Ava Gardner served one of the longest apprenticeships in the history of MGM. That figures since although she never formally trained as an actress, she was one of the most beautiful actresses on the studio lot. (And, she was strong willed, foul-mouthed and brainy to boot.)
Ava later recalled that after an early screen test, the unnamed director exclaimed, “She can’t talk! She can’t act! She’s sensational.”
Hello everybody. Joe Morella and Frank Segers back again with some Hollywood lore.
Yesterday we ran a picture of MGM starlet Gardner, who was signed by the studio in 1941, groomed and educated and then lent out dozens of times to appear as an extra or bit player to gain acting experience before the studio began using her in supporting and, later, starring roles.
Fact is, Ava disliked her years at MGM. “Christ, after 17 years of slavery, you can ask that question?,” she once responded to a show biz reporter (neither of us!), who inquired innocently if she had any “fun” during her long studio tenure. MGM, she added, “tried to sell me like a prize hog.”
Her big break came in 1946 when MGM lent her to Universal to star as the femme fatale in “The Killers,” a huge hit which launched Burt Lancaster’s career. As Kitty Collins, the cause of Lancaster’s character, Swede’s downfall, Ava lit up the screen. Director Robert Siodmak’s “The Killers” still stands as one of the best film noir dramas ever made.
MGM knew now she was ready for bigger things and cast her in 1947’s “The Hucksters” opposite Clark Gable (pictured above). The film also introduced to Hollywood a young British actress by the name of Deborah Kerr.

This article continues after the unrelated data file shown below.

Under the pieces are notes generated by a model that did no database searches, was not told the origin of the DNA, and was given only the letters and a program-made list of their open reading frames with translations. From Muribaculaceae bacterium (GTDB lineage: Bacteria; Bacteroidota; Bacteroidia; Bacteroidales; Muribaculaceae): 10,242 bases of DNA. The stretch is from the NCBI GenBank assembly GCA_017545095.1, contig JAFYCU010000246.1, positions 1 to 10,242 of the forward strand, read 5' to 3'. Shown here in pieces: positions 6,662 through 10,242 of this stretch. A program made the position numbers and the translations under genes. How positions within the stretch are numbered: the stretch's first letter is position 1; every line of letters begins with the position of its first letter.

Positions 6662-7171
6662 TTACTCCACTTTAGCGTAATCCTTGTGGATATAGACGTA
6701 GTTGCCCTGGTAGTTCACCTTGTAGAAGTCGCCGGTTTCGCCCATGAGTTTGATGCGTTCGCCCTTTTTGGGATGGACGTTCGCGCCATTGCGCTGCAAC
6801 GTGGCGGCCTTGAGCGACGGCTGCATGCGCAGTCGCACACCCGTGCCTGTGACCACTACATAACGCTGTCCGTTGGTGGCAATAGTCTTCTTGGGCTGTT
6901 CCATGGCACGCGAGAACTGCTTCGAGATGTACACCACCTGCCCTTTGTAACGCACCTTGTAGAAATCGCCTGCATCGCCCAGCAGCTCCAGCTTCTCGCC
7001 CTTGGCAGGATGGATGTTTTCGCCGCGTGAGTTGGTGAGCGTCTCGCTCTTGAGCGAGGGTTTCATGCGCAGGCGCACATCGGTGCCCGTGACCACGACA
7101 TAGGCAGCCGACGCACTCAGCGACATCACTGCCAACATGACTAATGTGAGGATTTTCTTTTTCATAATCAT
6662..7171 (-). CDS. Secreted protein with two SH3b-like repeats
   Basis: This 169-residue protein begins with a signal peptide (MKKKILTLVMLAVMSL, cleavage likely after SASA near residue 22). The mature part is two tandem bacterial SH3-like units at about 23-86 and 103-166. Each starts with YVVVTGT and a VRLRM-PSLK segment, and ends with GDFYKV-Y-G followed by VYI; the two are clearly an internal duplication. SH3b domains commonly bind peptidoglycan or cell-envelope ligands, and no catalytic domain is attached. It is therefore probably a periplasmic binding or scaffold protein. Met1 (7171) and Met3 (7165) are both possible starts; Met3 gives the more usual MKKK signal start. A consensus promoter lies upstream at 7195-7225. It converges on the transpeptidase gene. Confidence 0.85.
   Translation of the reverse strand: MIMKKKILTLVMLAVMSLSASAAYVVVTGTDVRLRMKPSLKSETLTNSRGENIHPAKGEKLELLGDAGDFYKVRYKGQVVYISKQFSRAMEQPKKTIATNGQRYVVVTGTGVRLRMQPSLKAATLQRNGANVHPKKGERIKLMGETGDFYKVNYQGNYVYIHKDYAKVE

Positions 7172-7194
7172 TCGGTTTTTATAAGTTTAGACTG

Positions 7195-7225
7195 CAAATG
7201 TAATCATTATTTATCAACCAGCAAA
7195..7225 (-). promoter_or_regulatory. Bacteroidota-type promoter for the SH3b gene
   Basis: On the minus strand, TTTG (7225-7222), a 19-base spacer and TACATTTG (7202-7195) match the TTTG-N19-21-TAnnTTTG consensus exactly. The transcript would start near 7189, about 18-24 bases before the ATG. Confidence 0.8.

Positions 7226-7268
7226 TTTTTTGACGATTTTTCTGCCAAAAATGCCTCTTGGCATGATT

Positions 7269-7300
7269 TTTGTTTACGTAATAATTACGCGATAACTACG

Ava’s private life was by then known by all who followed movie news. She’d wed and divorced Mickey Rooney, a marriage that last all of 16 months. She was pursued by Howard Hughes. She’d married and divorced the much married bandleader Artie Shaw, a union that lasted one year.
Ava’s last and most famous marriage to Frank Sinatra endured a bit longer, just under six years beginning in 1951. “Angel” was Sinatra’s nickname for her her. Despite the tempestuousness of their union, they remained close friends for as long they both lived.
It’s been calculated that Gardner’s trio of famous spouses married a total of 20 times.
Garder’s taste in high-profile paramours was not terrific either. Director John Huston recalls that during the Italy shooting of his 1966 epic, “The Bible,” George C. Scott fell madly in love with her. “(Scott) was insanely jealous, extremely demanding of Ava’s time and attention, and he became violent when they were not forthcoming.
“This very intensity turned her off, and pretty soon she started avoiding him. Scott (was) an on-and-off drinker, and he was on at the time,” Huston wrote. Scott threatened Ava several times, once in a bar. He later broke into her hotel suite, “causing a scandal.”
Huston recalls then when Ava and Scott (separately) returned to the States, “I think Frank Sinatra commissioned a couple of his lads to go around with her.” Nine years after their divorce, “Ava and Frank (bore) a great affection for each other, and when in trouble, she always turn(ed) to him.”
Gardner became more reclusive in her later years, settling in London with her prized pet Corgi and a longtime, dedicated housekeeper. A pair of strokes in 1986 left her partially paralyzed. She died of pneumonia in 1990 at age 67, and was buried in her native North Carolina.
One of Hollywood’s most beautiful stars is remembered today via a 5,000-square-foot storefont museum on East Market St. in Smithfield, North Carolina. Opened 11 years ago, the Ava Gardner Museum does brisk business.